I agree that the topic is interesting and perhaps important. My only beef with the excerpt is that no one seems to have read the entire Common Knowledge article. The first attempt here at an interpretation (which I removed) I still find implausible. Not because any dichotomy is traversed, but because this would have Feyerabend contradict himself to a remarkable degree. The sentence that reads " has no special claim to proving truth, and no more utility than any other way of thinking about the world", sound like something Feyerabend might have written. To say that he took umbrage at this presents an unlikely picture.

Now that does not mean that Feyerabend was not misunderstood. And the first part of the removed text (and the excerpt itself), refering to social constructions, does point to one possible misunderstanding without getting to the heart of the matter. Feyerabend's relationship to social constructivism is complex and not simply a matter of whether he was for or against it. If you want to re-introduce the passage it would certainly be a good place to explore this. -- Chris 12:20, 30 Dec 2004 (UTC)

Have just completed first draft of Felix Ehrenhaft who is much referenced by PKF. I do have more (good stuff about charge on electron) to add but please use and contribute. Cutler 17:04, 10 Feb 2004 (UTC)

Removed sentence on Wittgenstein. As far as I know, Feyerabend had only a brief acquaintance with Wittgenstein, having only met him when he attended Kraft's Circle while they were both still in Vienna. Sir Paul 06:10, Feb 15, 2004 (UTC)


(William M. Connolley 11:08, 2004 Mar 30 (UTC)) Lots of questions. Lets start with a few:

Feyerabend argued that adherence to any strict method would in the long run be counterproductive for the progress of science.

This is a strawman. Science doesn't progress to a strict method. Is F suggesting that it does?

He points out that to insist that new theories be consistent with old theories gives an unreasonable advantage to the older theory.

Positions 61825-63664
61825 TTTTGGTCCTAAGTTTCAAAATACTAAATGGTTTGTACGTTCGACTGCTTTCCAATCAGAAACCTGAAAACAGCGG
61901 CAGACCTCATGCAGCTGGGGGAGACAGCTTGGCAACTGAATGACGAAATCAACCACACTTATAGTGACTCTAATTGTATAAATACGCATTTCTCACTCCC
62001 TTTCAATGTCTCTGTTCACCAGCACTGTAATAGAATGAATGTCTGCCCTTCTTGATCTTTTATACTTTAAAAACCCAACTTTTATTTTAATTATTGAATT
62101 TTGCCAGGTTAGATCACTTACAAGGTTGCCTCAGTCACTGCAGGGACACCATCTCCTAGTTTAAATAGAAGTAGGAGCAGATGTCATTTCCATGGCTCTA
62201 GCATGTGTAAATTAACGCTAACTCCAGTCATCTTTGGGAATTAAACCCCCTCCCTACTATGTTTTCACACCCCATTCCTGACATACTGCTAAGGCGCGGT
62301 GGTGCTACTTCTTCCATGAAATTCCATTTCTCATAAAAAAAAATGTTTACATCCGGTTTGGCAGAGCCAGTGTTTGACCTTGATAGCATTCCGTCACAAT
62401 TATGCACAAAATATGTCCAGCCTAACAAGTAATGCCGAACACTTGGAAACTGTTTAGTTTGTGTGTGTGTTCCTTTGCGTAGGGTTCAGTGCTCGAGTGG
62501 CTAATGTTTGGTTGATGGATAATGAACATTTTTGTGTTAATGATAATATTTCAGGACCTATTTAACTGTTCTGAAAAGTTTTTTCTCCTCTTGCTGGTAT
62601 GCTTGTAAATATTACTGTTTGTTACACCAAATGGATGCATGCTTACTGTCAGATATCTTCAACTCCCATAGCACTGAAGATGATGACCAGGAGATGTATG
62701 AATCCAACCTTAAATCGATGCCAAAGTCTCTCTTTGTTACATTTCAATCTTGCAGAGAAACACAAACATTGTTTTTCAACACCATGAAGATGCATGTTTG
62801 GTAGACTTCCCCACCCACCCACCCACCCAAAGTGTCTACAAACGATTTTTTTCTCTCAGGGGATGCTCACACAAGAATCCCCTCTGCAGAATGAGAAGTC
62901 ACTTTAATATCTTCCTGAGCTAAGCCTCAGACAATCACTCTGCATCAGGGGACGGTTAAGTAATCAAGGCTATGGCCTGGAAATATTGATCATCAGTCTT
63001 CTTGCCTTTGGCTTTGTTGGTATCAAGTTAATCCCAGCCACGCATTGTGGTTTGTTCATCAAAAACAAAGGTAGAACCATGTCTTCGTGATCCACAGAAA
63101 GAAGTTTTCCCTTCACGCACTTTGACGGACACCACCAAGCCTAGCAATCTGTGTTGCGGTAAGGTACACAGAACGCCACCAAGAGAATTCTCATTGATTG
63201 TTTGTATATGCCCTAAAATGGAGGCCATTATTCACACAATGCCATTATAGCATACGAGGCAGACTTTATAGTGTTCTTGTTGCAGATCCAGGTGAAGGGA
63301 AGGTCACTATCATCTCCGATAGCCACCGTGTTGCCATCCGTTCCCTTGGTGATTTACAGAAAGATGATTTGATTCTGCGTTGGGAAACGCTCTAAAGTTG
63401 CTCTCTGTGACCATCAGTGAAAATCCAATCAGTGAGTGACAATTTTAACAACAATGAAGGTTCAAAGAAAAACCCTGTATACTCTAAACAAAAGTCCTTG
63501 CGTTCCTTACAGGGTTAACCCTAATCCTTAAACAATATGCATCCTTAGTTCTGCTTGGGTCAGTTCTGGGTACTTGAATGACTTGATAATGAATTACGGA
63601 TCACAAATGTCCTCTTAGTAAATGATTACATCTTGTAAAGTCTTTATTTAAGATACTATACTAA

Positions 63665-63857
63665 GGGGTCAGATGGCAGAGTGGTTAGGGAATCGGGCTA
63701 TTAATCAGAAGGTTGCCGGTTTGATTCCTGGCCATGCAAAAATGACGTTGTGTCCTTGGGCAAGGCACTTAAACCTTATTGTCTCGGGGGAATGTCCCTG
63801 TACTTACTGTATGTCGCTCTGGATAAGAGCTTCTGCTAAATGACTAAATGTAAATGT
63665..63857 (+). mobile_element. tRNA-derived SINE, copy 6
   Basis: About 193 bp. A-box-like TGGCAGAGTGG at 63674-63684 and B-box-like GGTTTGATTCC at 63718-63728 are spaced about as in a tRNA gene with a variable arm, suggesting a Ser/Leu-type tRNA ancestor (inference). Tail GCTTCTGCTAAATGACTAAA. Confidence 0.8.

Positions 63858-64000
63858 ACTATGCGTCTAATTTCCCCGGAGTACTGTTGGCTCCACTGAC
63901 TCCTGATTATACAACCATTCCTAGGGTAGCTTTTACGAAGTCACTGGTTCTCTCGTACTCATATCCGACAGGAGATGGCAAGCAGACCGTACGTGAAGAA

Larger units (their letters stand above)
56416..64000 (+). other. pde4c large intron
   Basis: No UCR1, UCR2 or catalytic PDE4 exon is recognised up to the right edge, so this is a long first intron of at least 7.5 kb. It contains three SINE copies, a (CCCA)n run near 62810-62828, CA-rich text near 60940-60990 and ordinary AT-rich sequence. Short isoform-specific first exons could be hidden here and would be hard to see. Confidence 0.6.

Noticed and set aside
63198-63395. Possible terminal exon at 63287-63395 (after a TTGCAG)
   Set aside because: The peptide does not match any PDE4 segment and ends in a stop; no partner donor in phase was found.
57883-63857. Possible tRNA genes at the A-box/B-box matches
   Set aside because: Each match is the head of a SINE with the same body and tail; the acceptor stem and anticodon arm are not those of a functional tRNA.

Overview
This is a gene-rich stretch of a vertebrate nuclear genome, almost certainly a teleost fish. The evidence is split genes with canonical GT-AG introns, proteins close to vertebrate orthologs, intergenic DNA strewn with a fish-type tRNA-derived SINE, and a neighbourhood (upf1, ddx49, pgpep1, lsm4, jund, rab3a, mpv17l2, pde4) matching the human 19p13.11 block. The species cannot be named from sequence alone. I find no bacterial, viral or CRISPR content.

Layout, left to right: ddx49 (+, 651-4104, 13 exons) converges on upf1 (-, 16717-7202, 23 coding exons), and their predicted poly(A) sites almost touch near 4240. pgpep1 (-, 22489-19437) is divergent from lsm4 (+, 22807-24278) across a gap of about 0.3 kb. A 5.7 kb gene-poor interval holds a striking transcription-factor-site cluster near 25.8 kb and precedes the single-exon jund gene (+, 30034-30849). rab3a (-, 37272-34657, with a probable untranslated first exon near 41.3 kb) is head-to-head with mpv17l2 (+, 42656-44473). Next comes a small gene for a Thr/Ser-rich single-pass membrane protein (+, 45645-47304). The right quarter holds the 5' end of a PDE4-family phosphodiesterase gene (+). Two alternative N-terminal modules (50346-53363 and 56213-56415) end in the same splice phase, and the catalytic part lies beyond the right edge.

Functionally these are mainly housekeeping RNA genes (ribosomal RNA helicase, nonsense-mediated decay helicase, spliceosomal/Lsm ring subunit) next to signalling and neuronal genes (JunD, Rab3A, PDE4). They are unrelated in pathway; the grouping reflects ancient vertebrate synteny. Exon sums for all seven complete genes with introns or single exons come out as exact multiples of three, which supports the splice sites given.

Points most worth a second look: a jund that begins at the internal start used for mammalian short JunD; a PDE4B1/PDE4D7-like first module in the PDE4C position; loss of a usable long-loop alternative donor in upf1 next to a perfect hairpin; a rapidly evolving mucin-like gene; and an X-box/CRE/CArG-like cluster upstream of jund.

Again, what is this supposed to mean? Relativity was not consistent with newtonian mechanics, which it replaced. F appears to be suggesting that there was a requiremtn for consistency with older theories - there is not.

He also argues that no interesting theory is ever consistent with all the relevant facts.

Again, some examples would be nice. What relevant facts is general relativity inconsistent with?

William. You might like to address your questions to the feyerabend forum ( ). The feyerabend mailing list has a very low traffic volume and I suspect your questions would get some attention. If that doesn't appeal to you, I would be interested in replying to your questions when I get time (sadly not in the near future). Chris 14:59, 30 Mar 2004 (UTC)

(William M. Connolley 18:10, 2004 Mar 30 (UTC)) Thanks for the comment. I'm afraid I shall decline, though: I'll stick within the wikipedia forum. I'm sure that editing the article to include the points above will get attention enough :-)

Thanks for your comments, William. I’m not sure how to edit the article to clarify. Perhaps if I explain how I think F. was thinking, you might comment. I want to be clear that I am reporting F’s argument, not advocating it.

Feyerabend argued that adherence to any strict method would in the long run be counterproductive for the progress of science. I thought it clear in the article that for the most part F. is arguing against Imre Lakatos.

(William M. Connolley 21:45, 2004 Mar 30 (UTC)) No, this is not at all clear. The reference to L is as a collaborator - no hint that he and L disagree. If this quote is about a dispute between F and L, it should really say so. Its not clear from the L article, either.

The method of scientific research programs

(William M. Connolley 21:45, 2004 Mar 30 (UTC)) ?

does attempt to set out, as F. says “a methodology that a) does not issue orders and yet b) puts restrictions on our knowledge…” (AM, p. 14). Certainly F. is arguing that a zealous application of falsification would not lead to scientific progress. It’s not F. who is advocating adherence to a method – quite the opposite - but Popper and his disciples – who are certainly not made of straw.